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New Jersey is stepping up efforts to improve the lives of those with disabilities, including expanding outdoor recreation opportunities.
According to Sarah Adelman, the commissioner of the New Jersey Department of Human Services, DHS launched the Inclusive Healthy Communities grant program in 2021 as a way to respond to a need seen in the community.
“We wanted to make sure that we were focused on solutions that change planning and policy for individuals with disabilities, so there is more inclusion and equity,” she said.
Sean Holland, the Access Nature Disability Advocate for the Pinelands Preservation Alliance, said a $250,000 grant from DHS is being used to make improvements at different state parks, including the Atsion Recreation Areas in Wharton State Forest.
Sean Holland, the Access Nature Disability Advocate for the Pinelands Preservation Alliance, points towards improvements that are being made for those with disabilities at Atsion Recreation Area. (David Matthau/WHYY)
He said part of this effort involves making 5-foot-wide dirt trails more navigable.
“Crushed stone dust is the main material that we’re looking to use, but also where there’s wetland areas or inundated areas with wetlands, we’re looking to use boardwalk systems,” he said.
Holland said specialized wheelchairs that can traverse dirt and sand have been purchased and are available for use at the recreation area. There are also plans to get specialized beach mats and build an ADA dock system at Atsion Lake, “which will allow individuals with disabilities to go kayaking, it’s really a neat piece of equipment.”
Sean Holland, the Access Nature Disability Advocate for the Pinelands Preservation Alliance, points towards where a new ADA docking system will be constructed. (David Matthau/WHYY)
Holland, who was born with spina bifida, a congenital defect that often causes paralysis of the legs, said trail maintenance accessibility concepts have been upgraded and improved over the past 20 years. He pointed out that the Alliance is working to implement those guidelines in many different ways.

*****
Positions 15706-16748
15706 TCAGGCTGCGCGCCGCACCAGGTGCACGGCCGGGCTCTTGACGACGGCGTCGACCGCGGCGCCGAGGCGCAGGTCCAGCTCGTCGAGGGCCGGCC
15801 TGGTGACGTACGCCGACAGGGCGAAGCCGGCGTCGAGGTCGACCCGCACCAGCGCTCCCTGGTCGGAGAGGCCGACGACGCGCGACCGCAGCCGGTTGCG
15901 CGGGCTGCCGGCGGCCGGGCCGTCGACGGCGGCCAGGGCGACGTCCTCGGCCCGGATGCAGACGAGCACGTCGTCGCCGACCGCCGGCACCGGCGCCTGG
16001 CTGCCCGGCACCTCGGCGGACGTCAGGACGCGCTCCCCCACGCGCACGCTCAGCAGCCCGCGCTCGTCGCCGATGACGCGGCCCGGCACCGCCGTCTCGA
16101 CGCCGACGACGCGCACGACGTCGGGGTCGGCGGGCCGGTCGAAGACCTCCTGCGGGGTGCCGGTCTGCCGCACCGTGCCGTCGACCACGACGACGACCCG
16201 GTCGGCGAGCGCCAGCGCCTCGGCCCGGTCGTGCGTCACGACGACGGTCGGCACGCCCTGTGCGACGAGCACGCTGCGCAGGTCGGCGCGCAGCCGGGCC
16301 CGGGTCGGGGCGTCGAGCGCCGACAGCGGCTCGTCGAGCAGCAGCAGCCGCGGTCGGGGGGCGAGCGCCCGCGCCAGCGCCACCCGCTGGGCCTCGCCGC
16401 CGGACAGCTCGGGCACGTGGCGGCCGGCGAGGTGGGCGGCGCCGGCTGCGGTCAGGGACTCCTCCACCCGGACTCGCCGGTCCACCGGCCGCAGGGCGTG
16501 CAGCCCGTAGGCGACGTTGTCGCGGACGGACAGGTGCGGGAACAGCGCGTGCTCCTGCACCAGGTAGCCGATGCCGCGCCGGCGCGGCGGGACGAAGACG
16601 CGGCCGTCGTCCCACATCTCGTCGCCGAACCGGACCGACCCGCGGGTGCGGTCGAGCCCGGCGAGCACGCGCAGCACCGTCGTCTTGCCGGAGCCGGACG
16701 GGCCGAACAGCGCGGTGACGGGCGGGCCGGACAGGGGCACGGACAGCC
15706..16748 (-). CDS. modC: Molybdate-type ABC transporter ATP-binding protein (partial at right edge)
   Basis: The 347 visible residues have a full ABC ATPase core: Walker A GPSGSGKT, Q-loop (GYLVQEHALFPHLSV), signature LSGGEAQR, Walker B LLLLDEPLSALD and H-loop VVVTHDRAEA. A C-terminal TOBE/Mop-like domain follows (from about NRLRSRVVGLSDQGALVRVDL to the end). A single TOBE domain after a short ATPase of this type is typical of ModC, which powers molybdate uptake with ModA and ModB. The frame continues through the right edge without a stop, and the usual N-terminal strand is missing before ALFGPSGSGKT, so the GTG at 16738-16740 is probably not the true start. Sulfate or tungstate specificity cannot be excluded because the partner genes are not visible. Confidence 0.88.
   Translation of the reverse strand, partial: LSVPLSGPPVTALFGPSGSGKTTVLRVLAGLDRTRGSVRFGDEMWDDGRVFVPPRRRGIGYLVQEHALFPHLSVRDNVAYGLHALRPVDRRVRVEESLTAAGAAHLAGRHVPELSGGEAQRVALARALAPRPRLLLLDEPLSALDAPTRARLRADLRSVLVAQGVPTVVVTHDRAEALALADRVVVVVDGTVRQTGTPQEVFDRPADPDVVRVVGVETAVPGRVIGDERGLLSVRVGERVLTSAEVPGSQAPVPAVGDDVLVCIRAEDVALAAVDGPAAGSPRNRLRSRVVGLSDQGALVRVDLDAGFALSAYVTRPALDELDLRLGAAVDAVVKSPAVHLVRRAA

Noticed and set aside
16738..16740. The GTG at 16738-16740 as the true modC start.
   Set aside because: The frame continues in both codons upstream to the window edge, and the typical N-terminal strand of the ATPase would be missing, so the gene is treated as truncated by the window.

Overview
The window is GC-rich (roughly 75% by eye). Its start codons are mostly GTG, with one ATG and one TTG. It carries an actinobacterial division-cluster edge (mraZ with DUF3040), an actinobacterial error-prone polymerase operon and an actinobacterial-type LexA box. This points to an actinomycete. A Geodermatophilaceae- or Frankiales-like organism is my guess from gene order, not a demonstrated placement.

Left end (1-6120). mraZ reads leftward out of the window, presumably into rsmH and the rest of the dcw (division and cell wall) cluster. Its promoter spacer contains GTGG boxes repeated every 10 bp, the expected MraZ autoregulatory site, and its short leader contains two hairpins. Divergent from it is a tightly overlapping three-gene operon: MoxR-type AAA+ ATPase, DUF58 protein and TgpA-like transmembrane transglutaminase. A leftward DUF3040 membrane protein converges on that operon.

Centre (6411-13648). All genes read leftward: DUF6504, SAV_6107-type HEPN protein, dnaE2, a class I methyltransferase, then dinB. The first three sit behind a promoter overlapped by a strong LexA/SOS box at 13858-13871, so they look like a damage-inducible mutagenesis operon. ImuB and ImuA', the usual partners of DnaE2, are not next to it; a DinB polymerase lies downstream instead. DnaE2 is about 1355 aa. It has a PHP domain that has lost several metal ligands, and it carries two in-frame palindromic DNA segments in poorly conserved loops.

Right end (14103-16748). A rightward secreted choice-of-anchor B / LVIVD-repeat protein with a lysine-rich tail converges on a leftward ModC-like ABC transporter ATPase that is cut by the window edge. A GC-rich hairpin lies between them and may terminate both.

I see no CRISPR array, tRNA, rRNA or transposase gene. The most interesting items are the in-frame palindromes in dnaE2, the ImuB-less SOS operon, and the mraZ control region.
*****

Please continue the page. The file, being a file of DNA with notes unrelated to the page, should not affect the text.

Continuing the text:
Adelman said this work is very important because 20% of the Jersey population lives with some form of a disability, and often these individuals experience disproportionate health and chronic disease issues as well as social isolation.
“Individuals with disabilities need to be at the table giving their input from their lived experience about what will make the most impact in their lives, and how they’d like to see communities to include them better,” she said.
DHS Commissioner Sarah Adelman. (David Matthau/WHYY)
Over the past three years, the Department of Human Services has provided almost $7 million in state funds to 32 organizations, towns, and hospitals across the Garden State to help fund projects that improve the lives of those with disabilities.
Allocations include a $250,000 grant to the Children’s Specialized Hospital to expand safety education programs, a $100,000 grant to Hanover Township to expand its “Dial-a-Ride” program, and $250,000 awarded to the Ocean County Health Department to construct inclusive community vegetable gardens.
A complete list of DHS Inclusive Healthy Community grantees can be found here.
“There are incredible natural resources across New Jersey that people with disabilities largely weren’t accessing because they couldn’t,” said Adelman. “We wanted to help fund organizations to make improvements, so that these spaces could be accessible for all New Jerseyans.”